¡Si Se Puede!
May 1972, a decade after Cesar Chavez founded the union, the
Legislature in his native state of Arizona pushed through a bill
sponsored by agribusiness denying farm workers the right to strike and
boycott during harvest seasons, and effectively making it impossible for
them to organize.
The United Farm Workers asked to meet with
Republican Governor Jack Williams, to appeal for him to veto the
legislation. Instead, the governor ordered state troopers to bring him
the bill and he signed it within an hour after passage. In response to a
protest by farm workers, the governor remarked, “As far as I’m concerned, those people don’t exist.”
news of the law’s enactment reached him, Cesar returned to Arizona and
began a 25-day water-only fast. The fast quickly took a physical toll.
After a few days Cesar was bedridden. Resting on his back in a small
room, with UFW co-founder Dolores Huerta by his side, Cesar was briefed
by a group of local Latino labor and political leaders about political
realities in the state.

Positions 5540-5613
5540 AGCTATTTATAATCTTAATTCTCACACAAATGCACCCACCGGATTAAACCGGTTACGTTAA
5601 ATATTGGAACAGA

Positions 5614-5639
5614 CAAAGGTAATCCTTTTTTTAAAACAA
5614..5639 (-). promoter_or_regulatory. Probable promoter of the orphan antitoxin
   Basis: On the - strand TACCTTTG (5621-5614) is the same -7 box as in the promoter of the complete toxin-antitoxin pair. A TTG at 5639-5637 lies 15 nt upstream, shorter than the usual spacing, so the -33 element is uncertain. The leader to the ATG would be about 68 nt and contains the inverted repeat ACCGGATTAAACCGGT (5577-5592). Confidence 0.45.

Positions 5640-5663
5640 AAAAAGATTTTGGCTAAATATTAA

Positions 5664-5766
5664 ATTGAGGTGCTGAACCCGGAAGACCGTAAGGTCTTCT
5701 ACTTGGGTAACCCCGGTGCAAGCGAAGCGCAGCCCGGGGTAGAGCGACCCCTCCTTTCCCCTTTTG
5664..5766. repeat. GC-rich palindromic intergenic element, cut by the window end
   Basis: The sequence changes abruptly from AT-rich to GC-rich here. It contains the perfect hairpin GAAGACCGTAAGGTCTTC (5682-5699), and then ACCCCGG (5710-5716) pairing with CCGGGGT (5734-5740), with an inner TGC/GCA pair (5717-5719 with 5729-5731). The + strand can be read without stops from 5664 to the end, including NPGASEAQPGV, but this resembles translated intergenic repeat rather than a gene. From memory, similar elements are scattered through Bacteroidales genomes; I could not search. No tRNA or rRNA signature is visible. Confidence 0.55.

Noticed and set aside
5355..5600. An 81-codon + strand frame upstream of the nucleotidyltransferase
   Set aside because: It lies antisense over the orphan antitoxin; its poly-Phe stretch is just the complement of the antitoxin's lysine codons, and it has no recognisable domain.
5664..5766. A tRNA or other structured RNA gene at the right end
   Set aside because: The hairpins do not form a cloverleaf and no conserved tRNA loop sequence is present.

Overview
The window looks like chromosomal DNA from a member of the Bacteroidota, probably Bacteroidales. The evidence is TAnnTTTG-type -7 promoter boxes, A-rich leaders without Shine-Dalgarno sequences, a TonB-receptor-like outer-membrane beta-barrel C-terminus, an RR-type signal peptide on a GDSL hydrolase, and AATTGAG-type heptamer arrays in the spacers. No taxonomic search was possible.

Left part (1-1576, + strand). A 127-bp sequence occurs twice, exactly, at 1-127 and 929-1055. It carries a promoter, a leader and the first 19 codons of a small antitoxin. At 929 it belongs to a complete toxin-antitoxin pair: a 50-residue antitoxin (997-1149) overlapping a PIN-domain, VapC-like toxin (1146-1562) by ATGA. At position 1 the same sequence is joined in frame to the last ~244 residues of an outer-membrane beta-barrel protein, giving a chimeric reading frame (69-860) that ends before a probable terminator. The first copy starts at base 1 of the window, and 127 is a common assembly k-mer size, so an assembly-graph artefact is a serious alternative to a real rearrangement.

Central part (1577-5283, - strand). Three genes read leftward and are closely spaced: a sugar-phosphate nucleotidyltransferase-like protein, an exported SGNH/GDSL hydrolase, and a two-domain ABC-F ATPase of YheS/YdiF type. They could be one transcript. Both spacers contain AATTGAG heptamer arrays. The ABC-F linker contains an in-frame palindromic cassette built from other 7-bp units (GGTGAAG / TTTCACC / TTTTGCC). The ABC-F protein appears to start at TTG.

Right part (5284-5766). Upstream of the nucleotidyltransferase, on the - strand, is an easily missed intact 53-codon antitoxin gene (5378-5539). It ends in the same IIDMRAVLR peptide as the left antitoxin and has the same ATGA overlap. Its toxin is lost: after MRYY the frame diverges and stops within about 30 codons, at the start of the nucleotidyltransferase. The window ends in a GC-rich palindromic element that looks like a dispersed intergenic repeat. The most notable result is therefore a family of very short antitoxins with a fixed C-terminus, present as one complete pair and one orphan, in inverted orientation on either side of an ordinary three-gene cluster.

The leaders offered a refrain Cesar heard
many times: The grower lobby that dominated state politics, the
Legislature and governor was so powerful, these Latino leaders declared,
it couldn’t be beaten. Cesar silently listened while they explained why
the fast and efforts by farm workers would be fruitless.
“No, no se puede!” (“No, no it can’t be done”), they kept repeating in Spanish. Then Cesar lifted his head slightly from the pillow and whispered, “Si, si se puede!” (“Yes, yes, it can be done”).
Dolores Huerta immediately picked up the call and made the slogan the rallying cry for the farm workers’ campaign in Arizona.
Cesar’s 1972 fast, during which he became so weak he was hospitalized,
the UFW mobilized thousands of labor, religious and community activists,
and collected enough signatures to force an election to recall Governor
Williams. The governor escaped the vote with a partisan ruling by the
state attorney general.
At a Mass ending the fast, Cesar’s said in a statement that was read for him, “The
greatest tragedy is not to live and die, as we all must. The greatest
tragedy is for a person to live and die without knowing the satisfaction
of giving life for others.”
The state’s punitive anti-farm
worker law is still on the books. Yet Cesar Chavez’s historic fast, the
UFW’s activism and the message of Si Se Puede! have fundamentally
transformed Arizona to the present day.
Cesar has passed, but his
legacy of self-sacrifice—and the affirmation ¡Si Se Puede!—is alive
wherever farm workers organize and wherever people anywhere stand up
nonviolently for their rights.